Cedar Compost Bins

FSC Western Red Cedar Compost Bins

Local delivery only (a section of Los Angeles county & northern Orange County – see delivery area map) – $20 delivery charge applies

Cedar Compost Bin


Worm Bin Sizes

Small Bin:  24″ long x 12″ wide x 12″ high (not including bin feet)
Medium Bin:  30″ long x 15″ wide x 15″ high (not including bin feet)
Large Bin:  36″ long x 18″ wide x 15″ high (not including bin feet)
X-Large Bin:  48″ long x 24″ wide x 18″ high (not including bin feet)

Our cedar compost bins are made from solid FSC certified Western Red Cedar harvested from responsibly managed forests. We use cedar because it is naturally durable and rot/insect resistant. Each furniture quality bin is constructed by hand and includes a hinged top, dovetail joints, removable vertical mesh divider, ventilation/drainage holes in the bottom, and feet. They are strong enough to sit on and can double as a bench.

The vertical mesh divider allows you to fill one side of your bin and, once that side is full, start to fill the other side of the bin. After your worms finish eating the scraps on the first side, they will move through the mesh divider to the other side. The compost on the first side is now ready to harvest.

Below are additional images showing the front, back, and inside of our cedar bins.  The bin in the images is a custom size: 30″ long x 12″ wide x 18″ high (not including the bin feet).  Click on each image to enlarge.



Composting Worms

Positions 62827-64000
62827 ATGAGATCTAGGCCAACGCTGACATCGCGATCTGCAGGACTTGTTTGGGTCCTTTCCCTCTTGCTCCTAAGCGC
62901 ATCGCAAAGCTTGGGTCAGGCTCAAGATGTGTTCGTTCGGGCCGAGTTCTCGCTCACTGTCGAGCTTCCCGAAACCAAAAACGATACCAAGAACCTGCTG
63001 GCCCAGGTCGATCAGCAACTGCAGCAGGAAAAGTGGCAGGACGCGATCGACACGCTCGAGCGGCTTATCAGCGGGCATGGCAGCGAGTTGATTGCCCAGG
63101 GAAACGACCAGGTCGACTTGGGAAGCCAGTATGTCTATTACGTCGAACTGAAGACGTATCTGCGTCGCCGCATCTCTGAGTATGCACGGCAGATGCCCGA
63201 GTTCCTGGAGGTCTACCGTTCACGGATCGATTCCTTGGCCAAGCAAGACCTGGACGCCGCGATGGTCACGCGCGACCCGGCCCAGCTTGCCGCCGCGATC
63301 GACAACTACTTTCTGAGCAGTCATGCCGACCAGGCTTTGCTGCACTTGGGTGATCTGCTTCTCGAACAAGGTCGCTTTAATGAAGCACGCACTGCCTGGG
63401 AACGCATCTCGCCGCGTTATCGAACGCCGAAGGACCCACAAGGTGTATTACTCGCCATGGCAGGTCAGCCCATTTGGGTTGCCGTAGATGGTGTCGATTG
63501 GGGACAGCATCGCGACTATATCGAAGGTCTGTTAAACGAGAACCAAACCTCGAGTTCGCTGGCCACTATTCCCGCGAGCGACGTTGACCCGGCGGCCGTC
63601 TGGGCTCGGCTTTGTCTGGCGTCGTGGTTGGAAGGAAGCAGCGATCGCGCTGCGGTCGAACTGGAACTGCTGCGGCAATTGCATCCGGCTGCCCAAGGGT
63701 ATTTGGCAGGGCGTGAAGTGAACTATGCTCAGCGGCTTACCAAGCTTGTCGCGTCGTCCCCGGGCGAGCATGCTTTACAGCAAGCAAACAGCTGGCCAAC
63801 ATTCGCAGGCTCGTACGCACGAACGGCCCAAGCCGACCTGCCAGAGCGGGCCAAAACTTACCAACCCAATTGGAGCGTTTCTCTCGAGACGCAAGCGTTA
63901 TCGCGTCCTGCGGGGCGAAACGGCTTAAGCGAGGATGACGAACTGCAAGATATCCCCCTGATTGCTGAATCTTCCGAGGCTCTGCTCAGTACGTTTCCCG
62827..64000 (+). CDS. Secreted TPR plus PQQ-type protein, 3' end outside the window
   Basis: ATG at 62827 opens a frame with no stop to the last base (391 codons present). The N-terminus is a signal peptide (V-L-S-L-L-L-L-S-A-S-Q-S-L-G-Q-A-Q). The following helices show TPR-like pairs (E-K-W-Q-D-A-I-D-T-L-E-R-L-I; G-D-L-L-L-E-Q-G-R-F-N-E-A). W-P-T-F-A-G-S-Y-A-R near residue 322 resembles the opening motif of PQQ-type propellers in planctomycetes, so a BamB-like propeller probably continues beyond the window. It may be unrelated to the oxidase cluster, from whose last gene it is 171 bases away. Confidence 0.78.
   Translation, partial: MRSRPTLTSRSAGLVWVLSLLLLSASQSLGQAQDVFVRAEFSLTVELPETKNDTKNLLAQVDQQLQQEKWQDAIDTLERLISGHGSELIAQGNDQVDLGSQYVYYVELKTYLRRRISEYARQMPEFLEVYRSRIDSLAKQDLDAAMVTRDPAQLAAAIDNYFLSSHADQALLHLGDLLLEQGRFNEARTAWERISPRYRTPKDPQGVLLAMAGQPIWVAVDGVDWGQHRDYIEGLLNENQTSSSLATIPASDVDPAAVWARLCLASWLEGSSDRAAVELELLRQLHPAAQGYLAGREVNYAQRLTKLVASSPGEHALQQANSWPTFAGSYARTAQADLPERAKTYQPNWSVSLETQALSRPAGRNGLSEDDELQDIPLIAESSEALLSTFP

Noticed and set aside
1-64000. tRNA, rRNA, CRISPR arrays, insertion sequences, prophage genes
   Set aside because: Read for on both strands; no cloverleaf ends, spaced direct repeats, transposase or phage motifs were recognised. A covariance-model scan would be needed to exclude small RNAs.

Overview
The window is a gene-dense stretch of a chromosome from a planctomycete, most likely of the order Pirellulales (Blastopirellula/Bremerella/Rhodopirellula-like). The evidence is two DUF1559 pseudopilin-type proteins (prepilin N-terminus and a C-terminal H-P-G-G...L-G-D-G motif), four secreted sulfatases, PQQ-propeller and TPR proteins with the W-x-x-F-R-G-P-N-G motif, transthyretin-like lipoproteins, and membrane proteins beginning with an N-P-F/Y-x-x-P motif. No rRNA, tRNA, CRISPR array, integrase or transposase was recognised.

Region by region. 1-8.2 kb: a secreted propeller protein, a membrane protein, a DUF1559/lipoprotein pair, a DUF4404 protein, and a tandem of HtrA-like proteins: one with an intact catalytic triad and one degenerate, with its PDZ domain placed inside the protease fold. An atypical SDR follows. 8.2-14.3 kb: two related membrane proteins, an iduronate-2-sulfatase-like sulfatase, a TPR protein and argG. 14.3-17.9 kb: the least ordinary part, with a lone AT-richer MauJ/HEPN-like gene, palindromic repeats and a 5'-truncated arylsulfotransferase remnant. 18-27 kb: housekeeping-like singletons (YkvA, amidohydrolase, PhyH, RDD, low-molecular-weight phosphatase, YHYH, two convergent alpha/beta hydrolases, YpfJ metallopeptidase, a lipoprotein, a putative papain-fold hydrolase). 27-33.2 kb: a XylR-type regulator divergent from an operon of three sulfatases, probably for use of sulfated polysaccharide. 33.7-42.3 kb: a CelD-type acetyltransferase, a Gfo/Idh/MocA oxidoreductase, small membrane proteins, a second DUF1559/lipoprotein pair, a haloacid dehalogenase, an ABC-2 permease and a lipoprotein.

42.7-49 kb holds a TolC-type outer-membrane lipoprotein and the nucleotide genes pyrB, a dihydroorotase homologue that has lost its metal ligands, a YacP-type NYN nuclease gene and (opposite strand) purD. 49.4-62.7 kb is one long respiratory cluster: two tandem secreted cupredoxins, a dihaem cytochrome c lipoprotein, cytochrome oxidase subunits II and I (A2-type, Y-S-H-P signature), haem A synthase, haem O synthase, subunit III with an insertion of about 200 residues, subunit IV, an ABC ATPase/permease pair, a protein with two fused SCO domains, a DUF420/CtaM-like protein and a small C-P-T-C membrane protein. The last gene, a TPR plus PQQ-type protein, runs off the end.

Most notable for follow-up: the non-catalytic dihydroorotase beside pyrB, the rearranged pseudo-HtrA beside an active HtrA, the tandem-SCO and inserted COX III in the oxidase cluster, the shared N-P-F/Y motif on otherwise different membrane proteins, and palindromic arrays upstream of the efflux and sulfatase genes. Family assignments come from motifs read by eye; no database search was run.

Looking for worms?  Visit our worm page to order worms for your worm bin.


Custom Compost Bin Sizes

Custom cedar bins (maximum height of 18″, any length or width) can be ordered as well.  If you are interested in a custom size, please send us an email with the dimensions and any special instructions and we’ll be happy to provide you with a price quote.

Please note that we limit the height of our worm bins to a maximum of 18″ inside (the feet add a few inches to the overall height).  Composting worms feed upwards, digesting the scraps from beneath the material.  In a container that is too deep the bedding will become too dense compressing the air out.  The worms don’t thrive in anaerobic conditions, they need oxygen.  Therefore the worms do better in a container that has more surface area vs a container that is too deep.  Anaerobic conditions are also what make foul-smelling odors so a shallow worm bin, which allows oxygen to circulate throughout the bedding, won’t have any disagreeable odor.